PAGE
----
The near-term outlook for renewable assets and ETFs, including the ALPS Clean Energy ETF (ACES), is compelling. Fortunately, there are positive long-term implications associated with this burgeoning asset class.
ACES follows the CIBC Atlas Clean Energy Index. That benchmark is comprised of U.S. and Canada-based companies that primarily operate in the clean energy sector. Constituents are companies focused on renewables and other clean technologies that enable the evolution of a more sustainable energy sector.
Data confirm that epic growth is ahead for the solar and wind industries, two of the largest weights in ACES.
“As of now, around 650 gigawatts of solar and 644 gigawatts of wind have been commissioned worldwide, accounting for around 8% of global electricity generation and covering around 52,000 square kilometers,” according to Bloomberg Green. “Onshore wind and solar will supply 48% of global electricity by 2050, according to BNEF’s New Energy Outlook 2019 scenario, which will require an eight- to nine-fold increase in land use, to more than 423,000 square kilometers.”
Seismic shifts in consumption are altering the energy landscape and while there will always be a place for fossil fuels, renewables offer the superior growth trajectory.
“Coal and natural gas have been fighting for the top spot in the U.S. generation market for the last 20 years,” wrote Charles Fishman in Morningstar. “In 2016, gas generation topped coal for the first time. Gas is the new king, with a 35% market share. Now the battlefield is shifting, and in the next decade we expect natural gas and renewable energy, particularly solar and wind, to slug it out.”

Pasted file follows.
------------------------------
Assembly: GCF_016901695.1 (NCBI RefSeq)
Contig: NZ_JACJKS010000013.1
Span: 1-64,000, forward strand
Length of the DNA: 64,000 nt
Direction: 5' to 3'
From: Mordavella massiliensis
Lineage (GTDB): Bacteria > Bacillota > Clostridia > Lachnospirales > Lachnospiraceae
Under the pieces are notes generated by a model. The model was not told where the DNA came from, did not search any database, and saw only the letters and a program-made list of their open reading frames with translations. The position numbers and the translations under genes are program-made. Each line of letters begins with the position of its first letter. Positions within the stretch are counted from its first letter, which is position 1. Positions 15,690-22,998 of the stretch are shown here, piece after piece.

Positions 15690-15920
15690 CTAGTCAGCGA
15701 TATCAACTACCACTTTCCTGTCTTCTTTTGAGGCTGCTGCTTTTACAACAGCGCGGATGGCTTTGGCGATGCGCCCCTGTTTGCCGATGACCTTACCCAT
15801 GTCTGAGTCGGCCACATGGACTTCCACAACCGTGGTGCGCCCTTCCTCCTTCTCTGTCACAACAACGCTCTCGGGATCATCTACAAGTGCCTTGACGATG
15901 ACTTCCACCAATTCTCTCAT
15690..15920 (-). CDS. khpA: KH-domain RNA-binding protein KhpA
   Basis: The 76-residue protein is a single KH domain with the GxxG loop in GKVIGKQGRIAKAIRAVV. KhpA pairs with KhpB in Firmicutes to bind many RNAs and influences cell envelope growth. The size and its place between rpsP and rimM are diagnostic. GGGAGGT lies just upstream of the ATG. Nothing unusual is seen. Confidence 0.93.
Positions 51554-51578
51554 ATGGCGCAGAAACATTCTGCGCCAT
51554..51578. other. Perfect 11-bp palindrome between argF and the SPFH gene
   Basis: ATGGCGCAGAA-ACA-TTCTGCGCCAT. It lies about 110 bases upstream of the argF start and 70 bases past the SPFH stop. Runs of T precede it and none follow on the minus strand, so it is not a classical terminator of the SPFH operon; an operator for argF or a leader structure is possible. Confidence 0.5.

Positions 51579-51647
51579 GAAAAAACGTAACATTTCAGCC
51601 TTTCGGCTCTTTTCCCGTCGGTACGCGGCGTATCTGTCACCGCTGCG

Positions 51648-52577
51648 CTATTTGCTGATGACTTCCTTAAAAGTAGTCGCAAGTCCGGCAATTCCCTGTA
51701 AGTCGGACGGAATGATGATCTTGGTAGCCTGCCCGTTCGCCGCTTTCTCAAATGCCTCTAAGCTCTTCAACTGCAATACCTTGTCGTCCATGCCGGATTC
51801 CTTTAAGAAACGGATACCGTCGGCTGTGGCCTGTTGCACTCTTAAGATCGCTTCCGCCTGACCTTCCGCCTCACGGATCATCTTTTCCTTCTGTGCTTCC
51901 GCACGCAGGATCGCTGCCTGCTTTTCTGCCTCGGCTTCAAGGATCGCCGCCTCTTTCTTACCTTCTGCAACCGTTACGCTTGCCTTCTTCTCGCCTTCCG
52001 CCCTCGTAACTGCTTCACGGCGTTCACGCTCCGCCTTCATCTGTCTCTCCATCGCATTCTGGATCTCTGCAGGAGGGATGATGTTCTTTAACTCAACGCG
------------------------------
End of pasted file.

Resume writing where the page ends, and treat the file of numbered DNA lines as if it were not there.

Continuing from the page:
ACES takes a different approach than what is seen in other traditional clean energy ETFs. Many of the legacy funds in this space focus on one alternative energy concept, such as solar or wind power. Buoyed by double-digit growth rates in global solar installations over the next decade, ACES, with a substantial solar weight, could be a long-term winner.
“To keep emissions in line with the 2 degrees Celsius warming limit prescribed by the Paris climate agreement, the power sector would have to deploy around 26,000 terawatt-hours of wind and solar generation by 2050, which would cover a land area the size of Turkey,” according to Bloomberg Green.
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The opinions and forecasts expressed herein are solely those of Tom Lydon, and may not actually come to pass. Information on this site should not be used or construed as an offer to sell, a solicitation of an offer to buy, or a recommendation for any product.